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The Sports Medicine Center at Children’s Hospital Colorado provides pediatric care for all types of sports injuries, including lacrosse.
Lacrosse is a fast-paced, competitive game that is rapidly gaining popularity throughout Colorado and across the country. Because our Sports Medicine team focuses solely on young athletes, we have the expertise to help lacrosse players recover from an injury and get back on the field.
Lacrosse is a sport that challenges the entire body. Because it is a high-energy running and cutting (a way of separating from a defender) sport for boys and girls, lacrosse places the legs at risk for injury. Throwing, catching, cradling and shooting also place stress on the upper body.
Lacrosse is a unique sport in that the rules for men and women (and boys and girls) are very different. Men’s lacrosse is classified as a contact sport, allowing both body and stick checking (disrupting a player’s movement or knocking the ball away). Male players wear helmets with facemasks, mouth guards, arm, elbow and shoulder pads and gloves to protect them during the game.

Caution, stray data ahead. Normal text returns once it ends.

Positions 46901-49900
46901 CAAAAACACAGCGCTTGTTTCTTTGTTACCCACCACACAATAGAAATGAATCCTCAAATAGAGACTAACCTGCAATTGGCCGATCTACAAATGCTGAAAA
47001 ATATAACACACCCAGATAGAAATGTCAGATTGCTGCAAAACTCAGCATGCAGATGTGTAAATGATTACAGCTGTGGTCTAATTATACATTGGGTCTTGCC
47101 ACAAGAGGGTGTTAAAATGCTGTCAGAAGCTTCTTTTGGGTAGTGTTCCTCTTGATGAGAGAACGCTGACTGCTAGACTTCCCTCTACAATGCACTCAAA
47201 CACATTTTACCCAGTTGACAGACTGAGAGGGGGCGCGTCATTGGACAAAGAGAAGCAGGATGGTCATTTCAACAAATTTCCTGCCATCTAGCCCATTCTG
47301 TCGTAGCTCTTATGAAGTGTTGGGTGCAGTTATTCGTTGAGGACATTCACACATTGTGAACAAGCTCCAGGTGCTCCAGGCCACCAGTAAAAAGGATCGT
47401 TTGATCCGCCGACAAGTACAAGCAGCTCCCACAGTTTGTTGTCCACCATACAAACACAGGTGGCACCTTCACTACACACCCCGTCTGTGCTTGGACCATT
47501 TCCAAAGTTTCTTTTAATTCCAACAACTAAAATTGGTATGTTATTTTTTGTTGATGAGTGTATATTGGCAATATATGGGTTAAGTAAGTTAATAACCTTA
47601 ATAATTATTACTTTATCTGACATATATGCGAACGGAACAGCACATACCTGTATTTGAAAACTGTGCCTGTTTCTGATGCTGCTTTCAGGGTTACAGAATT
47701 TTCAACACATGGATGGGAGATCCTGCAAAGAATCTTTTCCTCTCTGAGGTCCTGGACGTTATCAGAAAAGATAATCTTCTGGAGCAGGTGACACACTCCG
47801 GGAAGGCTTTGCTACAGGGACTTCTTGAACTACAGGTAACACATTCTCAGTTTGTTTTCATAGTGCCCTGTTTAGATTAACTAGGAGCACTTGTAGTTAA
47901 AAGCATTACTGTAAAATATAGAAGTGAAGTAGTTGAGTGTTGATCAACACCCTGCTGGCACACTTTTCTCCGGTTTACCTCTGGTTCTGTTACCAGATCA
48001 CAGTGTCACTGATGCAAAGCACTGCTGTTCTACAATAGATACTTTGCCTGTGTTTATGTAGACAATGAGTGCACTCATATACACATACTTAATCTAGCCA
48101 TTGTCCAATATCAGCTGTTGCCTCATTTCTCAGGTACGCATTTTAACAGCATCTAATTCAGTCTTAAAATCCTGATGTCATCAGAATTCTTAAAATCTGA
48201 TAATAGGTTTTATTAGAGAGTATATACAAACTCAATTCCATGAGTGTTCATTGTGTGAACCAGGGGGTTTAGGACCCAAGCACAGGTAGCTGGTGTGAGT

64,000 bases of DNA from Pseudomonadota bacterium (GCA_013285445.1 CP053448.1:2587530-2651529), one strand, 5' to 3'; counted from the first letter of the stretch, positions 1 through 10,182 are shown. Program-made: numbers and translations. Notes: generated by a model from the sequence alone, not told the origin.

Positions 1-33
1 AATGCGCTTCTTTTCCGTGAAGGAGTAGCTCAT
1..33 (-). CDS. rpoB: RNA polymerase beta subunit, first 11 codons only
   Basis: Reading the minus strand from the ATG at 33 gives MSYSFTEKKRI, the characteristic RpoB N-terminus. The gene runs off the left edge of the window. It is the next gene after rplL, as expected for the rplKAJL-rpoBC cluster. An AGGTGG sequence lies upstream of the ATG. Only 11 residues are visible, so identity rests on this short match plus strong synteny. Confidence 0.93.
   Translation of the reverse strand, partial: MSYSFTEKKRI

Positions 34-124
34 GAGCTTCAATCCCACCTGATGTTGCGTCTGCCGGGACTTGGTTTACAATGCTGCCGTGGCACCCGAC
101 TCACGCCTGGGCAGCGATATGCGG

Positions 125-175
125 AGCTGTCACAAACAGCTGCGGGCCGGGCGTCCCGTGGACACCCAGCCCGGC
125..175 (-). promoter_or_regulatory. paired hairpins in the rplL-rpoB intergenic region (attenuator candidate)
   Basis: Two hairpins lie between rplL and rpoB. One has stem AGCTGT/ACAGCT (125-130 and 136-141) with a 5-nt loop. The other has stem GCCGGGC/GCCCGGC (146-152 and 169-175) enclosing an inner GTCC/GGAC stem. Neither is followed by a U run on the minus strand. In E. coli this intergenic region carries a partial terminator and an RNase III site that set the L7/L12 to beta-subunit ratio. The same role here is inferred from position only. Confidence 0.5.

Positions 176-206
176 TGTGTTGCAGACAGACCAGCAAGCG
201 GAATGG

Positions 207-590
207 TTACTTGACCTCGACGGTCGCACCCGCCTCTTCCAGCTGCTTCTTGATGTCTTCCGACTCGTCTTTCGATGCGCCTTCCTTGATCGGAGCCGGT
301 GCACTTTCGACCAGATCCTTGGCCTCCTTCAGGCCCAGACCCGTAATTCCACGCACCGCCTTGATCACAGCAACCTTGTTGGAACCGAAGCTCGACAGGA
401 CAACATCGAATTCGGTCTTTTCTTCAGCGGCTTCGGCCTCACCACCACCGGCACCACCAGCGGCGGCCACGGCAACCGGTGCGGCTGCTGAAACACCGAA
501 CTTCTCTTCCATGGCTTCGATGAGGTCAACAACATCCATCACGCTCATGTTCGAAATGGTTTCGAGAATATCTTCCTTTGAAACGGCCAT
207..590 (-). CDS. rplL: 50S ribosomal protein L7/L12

Women’s lacrosse is technically a non-contact sport, though controlled stick checking is allowed. Women do not wear helmets, but are required to wear eye protection and mouth guards.
The biggest differences are due to the different rules in men’s and women’s (or boys’ and girls’) lacrosse. Boys have more legal contact during the game and have greater incidence of shoulder separations and traumatic shoulder injuries.
Similar to soccer players, female lacrosse players have a higher risk of non-contact ACL injuries compared to males.
The most common injuries from lacrosse include:
For more information about the sport, visit the US Lacrosse Website.
Check out our sports articles, written by our Sports Medicine experts. You'll find advice and tips for parents, coaches, trainers and young athletes.